Previous Predoctoral Trainees
Solid tumors consist of malignant cells and a heterogeneous mixture of supporting stromal cells that are essential for tumor growth beyond a few millimeters. This complex and immunosuppressive tumor microenvironment remains a significant challenge to cancer treatment. Non-malignant stromal cells called cancer-associated fibroblasts exist exclusively in the tumor stroma and modulate adaptations to the microenvironment that promote survival and progression of the disease. Castration-resistant prostate cancer (CRPC) has a high stromal composition and the presence of highly reactive stroma enriched with cancer-associated fibroblasts directly correlates with poor prognosis. My work in the laboratory of Dr. Aaron LeBeau aims to address CRPC treatment limitations by developing a stroma- targeted chimeric antigen receptor (CAR) natural killer (NK) cell immunotherapy. This approach is based upon the hypothesis that eliminating the aiding and abetting tumor stroma with CAR NK cells will lead to reduction in tumor burden and tumor-mediated immunosuppression. In contrast to healthy tissues, cancer-associated fibroblasts over-express the membrane-bound serine protease fibroblast activation protein alpha (FAP) in the tumor microenvironment. This expression pattern is characteristic of 90% of all epithelial tumors, including CRPC, which makes FAP an attractive target for CAR NK cell immunotherapy. Existing immunotherapies for solid tumors have limited efficacy and more work is needed to understand the intricacies of the tumor microenvironment and to tailor CAR-based therapeutic approaches to these types of cancer. My research will contribute to a better understanding of the interactions among tumor, stromal, and CAR NK cells and could facilitate the development of immunotherapies for other refractory solid tumors containing supportive stromal cells. Because my approach targets genetically-stable stromal tissue, and not antigens expressed on mutation-prone cancer cells, FAP-CAR NK cells could be an effective therapy to kill heterogeneous tumor populations.
Cyclin dependent kinase 2 (Cdk2) is a mitotic checkpoint protein, the aberrant activation of which is implicated in triple negative breast cancer, high grade serous ovarian cancer, and glioblastoma (among other types of cancer). Cdk2 comprises an attractive therapeutic target because it is not essential in mitosis, and thus inhibition of Cdk2 can theoretically be accomplished without the expense of normally functioning cells. Despite significant efforts, however, selective inhibition of Cdk2 has remained elusive, most likely due to the inability of ATP-competitive inhibitors to differentiate between Cdk2 and the closely related and indispensable Cdk1. This is a result of an insufficient understanding of the mechanisms and the degree to which molecules that bind to Cdk2 affect its conformation. Abir’s project involves the use of a number of spectroscopic tools to tease apart the dynamic mechanism of activation of Cdk2 and understand the contributions of biochemical effectors to its conformation. Using a combination of EPR spectroscopy and high-throughput FRET assays, Abir and the Levinson Lab have shown that 1) Cdk2 exists in a delicate conformational balance between the active and inactive states, 2) that Cdk2 requires independent inputs (cyclin binding and phosphorylation) for a full shift to the active state, and 3) ATP-competitive inhibitor candidates that have failed in clinical trials dramatically tilt the conformational balance towards the structurally conserved active state, leading to the problem of poor selectivity. This research has demonstrated that an understanding of the biochemical context of kinase inhibition is critical in kinase inhibition, and successful completion of this project will provide an important understanding of protein dynamics and facilitate screening for selective inhibitors of Cdk2 that alter the conformational equilibrium in a more productive manner.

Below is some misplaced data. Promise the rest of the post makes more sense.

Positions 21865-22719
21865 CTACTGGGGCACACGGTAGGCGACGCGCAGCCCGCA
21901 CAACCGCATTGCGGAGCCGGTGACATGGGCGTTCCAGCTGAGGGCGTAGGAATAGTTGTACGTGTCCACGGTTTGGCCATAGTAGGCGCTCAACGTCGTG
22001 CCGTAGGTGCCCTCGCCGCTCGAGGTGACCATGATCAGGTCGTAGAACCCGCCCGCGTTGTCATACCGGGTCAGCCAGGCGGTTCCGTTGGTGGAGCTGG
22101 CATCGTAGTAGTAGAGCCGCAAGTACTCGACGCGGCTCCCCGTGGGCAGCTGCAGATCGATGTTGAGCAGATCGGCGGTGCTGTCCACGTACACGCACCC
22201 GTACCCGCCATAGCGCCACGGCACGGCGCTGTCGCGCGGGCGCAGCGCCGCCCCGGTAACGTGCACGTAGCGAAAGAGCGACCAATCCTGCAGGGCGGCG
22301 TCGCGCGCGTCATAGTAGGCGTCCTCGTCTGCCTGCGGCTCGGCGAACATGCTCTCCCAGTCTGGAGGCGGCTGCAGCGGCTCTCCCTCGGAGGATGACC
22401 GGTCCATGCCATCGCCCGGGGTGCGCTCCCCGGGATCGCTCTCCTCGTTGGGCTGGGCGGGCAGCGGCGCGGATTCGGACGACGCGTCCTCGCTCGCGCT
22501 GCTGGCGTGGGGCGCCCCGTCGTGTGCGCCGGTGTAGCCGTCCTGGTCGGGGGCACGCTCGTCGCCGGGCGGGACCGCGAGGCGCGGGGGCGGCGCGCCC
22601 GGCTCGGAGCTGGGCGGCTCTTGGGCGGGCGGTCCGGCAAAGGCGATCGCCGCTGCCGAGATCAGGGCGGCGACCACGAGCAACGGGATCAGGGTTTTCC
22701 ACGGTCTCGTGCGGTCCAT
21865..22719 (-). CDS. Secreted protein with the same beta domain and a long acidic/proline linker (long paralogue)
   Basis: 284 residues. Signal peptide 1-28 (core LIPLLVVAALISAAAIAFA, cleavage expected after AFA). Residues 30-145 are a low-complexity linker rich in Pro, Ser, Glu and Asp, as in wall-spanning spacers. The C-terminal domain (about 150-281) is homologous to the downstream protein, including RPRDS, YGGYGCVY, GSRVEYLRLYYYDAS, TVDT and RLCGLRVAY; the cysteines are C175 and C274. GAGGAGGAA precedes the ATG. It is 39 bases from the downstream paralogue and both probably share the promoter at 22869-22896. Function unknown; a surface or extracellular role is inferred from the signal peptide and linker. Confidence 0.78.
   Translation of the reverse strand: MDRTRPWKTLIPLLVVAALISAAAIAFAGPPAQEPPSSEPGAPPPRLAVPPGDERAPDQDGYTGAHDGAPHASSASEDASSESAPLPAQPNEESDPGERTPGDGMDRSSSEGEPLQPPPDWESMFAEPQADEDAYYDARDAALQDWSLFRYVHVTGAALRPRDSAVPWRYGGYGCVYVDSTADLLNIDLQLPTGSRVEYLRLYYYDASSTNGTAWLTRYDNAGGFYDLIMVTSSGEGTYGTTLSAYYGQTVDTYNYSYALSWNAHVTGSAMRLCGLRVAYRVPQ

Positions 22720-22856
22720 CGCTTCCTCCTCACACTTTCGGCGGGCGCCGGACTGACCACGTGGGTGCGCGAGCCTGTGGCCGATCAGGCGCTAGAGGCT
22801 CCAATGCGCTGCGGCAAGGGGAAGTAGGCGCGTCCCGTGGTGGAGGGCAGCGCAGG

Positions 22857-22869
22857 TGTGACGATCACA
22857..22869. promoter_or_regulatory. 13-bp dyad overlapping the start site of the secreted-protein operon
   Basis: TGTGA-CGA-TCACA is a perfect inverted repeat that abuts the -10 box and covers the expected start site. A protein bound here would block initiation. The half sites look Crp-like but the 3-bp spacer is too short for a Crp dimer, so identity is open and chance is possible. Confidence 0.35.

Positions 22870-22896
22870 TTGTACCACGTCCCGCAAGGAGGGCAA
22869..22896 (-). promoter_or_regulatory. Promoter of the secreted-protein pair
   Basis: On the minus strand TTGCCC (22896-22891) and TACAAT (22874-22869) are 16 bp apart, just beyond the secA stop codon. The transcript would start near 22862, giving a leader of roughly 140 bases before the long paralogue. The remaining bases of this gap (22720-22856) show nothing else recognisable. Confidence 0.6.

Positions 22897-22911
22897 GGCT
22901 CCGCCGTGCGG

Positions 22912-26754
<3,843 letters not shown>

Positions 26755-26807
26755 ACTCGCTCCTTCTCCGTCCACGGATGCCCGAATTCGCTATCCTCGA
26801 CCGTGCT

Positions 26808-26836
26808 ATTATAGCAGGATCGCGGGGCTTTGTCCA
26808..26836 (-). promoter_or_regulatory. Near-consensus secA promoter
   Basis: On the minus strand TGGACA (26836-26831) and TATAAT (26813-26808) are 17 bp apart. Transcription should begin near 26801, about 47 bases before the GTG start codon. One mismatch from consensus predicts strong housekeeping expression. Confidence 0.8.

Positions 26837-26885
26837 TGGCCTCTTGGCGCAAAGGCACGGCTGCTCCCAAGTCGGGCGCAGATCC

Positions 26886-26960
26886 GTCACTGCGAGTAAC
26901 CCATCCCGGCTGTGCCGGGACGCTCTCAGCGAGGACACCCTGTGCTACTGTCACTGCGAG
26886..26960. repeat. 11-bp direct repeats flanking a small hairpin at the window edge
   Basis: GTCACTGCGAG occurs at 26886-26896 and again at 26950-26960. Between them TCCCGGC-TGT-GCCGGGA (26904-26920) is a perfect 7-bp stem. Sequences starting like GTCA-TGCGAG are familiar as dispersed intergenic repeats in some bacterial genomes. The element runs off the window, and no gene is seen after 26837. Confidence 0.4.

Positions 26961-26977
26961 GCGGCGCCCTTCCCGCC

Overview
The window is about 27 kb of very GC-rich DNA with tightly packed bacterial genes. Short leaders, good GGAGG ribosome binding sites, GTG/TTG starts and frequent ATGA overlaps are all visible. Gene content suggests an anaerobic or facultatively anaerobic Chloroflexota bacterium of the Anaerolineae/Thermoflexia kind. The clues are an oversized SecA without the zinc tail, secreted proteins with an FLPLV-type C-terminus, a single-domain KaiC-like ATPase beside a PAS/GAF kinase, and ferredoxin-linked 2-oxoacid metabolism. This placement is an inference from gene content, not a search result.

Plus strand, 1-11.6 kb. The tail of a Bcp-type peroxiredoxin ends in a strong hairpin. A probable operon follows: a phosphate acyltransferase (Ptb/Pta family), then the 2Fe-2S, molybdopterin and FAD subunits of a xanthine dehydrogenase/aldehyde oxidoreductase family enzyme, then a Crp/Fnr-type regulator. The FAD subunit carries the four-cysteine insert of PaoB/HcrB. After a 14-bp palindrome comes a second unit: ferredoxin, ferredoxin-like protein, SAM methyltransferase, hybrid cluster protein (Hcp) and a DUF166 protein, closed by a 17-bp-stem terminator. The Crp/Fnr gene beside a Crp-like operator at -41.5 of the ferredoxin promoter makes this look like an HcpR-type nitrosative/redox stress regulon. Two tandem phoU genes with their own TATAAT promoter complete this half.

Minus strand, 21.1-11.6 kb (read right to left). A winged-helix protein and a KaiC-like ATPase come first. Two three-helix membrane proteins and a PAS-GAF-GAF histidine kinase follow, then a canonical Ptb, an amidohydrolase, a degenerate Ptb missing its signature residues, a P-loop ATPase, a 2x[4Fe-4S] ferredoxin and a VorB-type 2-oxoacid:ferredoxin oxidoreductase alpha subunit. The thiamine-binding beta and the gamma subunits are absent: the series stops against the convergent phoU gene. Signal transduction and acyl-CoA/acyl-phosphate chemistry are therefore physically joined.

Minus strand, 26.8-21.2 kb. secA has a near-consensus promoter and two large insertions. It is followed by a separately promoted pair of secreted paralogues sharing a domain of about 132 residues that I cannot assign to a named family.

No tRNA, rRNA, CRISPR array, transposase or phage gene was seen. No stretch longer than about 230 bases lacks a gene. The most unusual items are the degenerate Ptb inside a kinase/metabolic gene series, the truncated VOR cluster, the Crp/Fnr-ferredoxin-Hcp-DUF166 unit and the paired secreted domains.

Hendrickson and Bielinsky Laboratories
Homologous recombination (HR) is a key pathway for the precise repair of DNA double-stranded breaks and other DNA replication-associated lesions. HR promotes repair of lesions by using the non-damaged sister chromatid as a template for repair. Due to its essential role in maintaining genome stability, the HR pathway is tightly regulated and both loss of HR and illegitimate hyper-recombination are associated with genomic instability and carcinogenesis. Our main objective is to understand how the HR pathway is regulated by RAD18, a RING-type E3 ubiquitin ligase that is best known for its role in promoting DNA damage tolerance. This objective is based in part on preliminary data from our laboratory demonstrating that human RAD18 -/- cells exhibit abnormally high levels of sister chromatid recombination and chromosomal radial formations, indicators of genomic instability. Additionally, a survey of The Cancer Genome Atlas (TCGA) revealed that RAD18 inactivating deletions occur in human cancers at high frequencies, with a particularly high prevalence in cervical and renal cell tumors. We aim to understand the molecular mechanism(s) by which RAD18 suppresses hyper-recombination in human cells and protects normal cells from genome instability. This research will provide long sought-after insight into how hyper-recombination is suppressed and should open new therapeutic avenues of treating patients harboring RAD18 mutations.